It is understandable to express regret at the bilateral polarization of American politics. But it is certainly better than multilateral polarization, where nearly nothing would be able to be achieved. Gridlock would be epic, as the interest groups would themselves become the parties. Thank the framers of the Constitution for saving us from this potential mess.

It is also ironic that those who find the current state of political affairs disgusting are the ones who clamor for third parties. Yes, the two parties are full of dirty opportunists. So why would you want more of them?

3. Third parties tend to be extremist, polarizing and/or pointless

Libertarianism, the political position forwarded by this fine organization, is in good political shape. The percentage of the public identifying itself as libertarian (calling themselves "socially liberal and fiscally conservative") is up to 20%, now barely trailing liberals (24%) and conservatives (27%). Libertarian support is highest among well-educated voters, yet is still spread evenly across demographic groups. During the 2004 election, 17 million Kerry voters didn't agree that government should do more to solve the country's problems, and 28 million Bush voters supported gay marriage. Most of these voters are likely libertarians who are frustrated with their lack of alternatives.

Despite this potential support, the Libertarian Party achieves nothing close to electoral success. Why? Despite the aforementioned institutional obstacles, the LP's general philosophy still enjoys widespread popularity. It's close to enough to overtake the liberals (the Democratic Party postion) and conservatives (The Republican Party position) in popularity. So why do they still fail to even win 2% of the vote? Shouldn't they at least be pulling 10-20%?

The answer is because they, like most third parties, tend toward extreme positions. The reason for this is simple. If they don't offer a stark alternative to the GOP or Democrats, they offer little appeal. Why would anyone risk wasting a vote for a unproven third party loser whose policies aren't substantially different than a proven major party?

So the LP doesn't frame itself as fiscally conservative and socially liberal. It doesn't talk about how moderate and reasonable it is. It doesn't talk about how libertarianism is an amalgamation of the best ideas from the Republicans and Democrats, and the ideals of most Americans. It goes for the extreme. It says "Get government out of your life," "Privatize welfare," "Evacuate Iraq now," and other similarly wild positions. And it thus dooms itself to failure.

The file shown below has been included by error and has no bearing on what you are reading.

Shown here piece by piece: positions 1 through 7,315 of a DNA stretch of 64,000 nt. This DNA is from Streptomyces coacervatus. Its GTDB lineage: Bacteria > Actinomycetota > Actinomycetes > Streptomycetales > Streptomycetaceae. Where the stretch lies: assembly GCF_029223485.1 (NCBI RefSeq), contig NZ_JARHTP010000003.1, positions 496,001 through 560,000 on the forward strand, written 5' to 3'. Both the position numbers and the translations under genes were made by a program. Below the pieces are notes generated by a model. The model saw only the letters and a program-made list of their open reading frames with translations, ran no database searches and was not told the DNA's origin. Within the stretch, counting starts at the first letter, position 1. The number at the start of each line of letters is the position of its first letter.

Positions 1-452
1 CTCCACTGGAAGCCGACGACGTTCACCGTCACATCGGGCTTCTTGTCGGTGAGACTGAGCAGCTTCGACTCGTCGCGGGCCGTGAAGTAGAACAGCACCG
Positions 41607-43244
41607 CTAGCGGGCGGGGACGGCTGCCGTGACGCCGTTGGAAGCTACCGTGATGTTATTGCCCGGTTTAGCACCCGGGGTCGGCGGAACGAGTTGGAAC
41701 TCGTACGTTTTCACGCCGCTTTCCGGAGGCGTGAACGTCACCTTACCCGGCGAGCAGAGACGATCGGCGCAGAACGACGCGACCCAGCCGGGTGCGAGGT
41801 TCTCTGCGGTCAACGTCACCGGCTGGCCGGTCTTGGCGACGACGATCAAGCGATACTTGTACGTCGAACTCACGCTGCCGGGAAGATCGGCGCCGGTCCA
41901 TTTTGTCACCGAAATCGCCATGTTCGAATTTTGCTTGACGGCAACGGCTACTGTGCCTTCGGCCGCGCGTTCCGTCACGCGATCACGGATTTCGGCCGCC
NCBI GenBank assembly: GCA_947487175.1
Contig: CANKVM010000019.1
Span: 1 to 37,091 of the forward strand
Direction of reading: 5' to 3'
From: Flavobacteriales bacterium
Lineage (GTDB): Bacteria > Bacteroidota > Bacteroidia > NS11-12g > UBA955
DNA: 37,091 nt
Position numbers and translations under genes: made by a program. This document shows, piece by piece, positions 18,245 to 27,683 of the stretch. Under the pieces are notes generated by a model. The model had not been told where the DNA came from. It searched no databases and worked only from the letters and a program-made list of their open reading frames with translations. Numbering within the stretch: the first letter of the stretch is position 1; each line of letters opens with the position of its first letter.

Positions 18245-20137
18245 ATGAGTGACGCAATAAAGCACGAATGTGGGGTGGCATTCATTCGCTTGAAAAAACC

But all is not lost for the libertarian orphans...

4. The two parties pander to the new movements, making third parties superfluous

So what happens to new political movements, if they can't form third parties? Easy. In the US, they just end up being adopted by one (or sometimes both) of the two major parties.

This is the main advantage of the two party system - in the long run, neither party stands for anything.

The Republicans went from the most popular party among blacks to being called plantation owners by blacks; they went from being anti-big business Progressives to being pro-corporate interests; and they went from the party of limited government to the party of interventionism and moralist legislation. The Democrats went from the party of racist Southern slaveowners and Jim Crow aficionados to affirmative-action and quota-loving race-baiters; they went from interventionists to isolationists in military policy; and they went from a Keynesian spending philosophy to an affection for balanced budget amendments.

Whether they are pandering to the Civil Rights Movement or the Christian Right, they are both after nothing but political success. All Karl Rove and James Carville want for their respective parties is to gain the support of large groups of voters, and they'll gladly adjust their candidates' platforms to do so. This is not, as many think, a bad thing.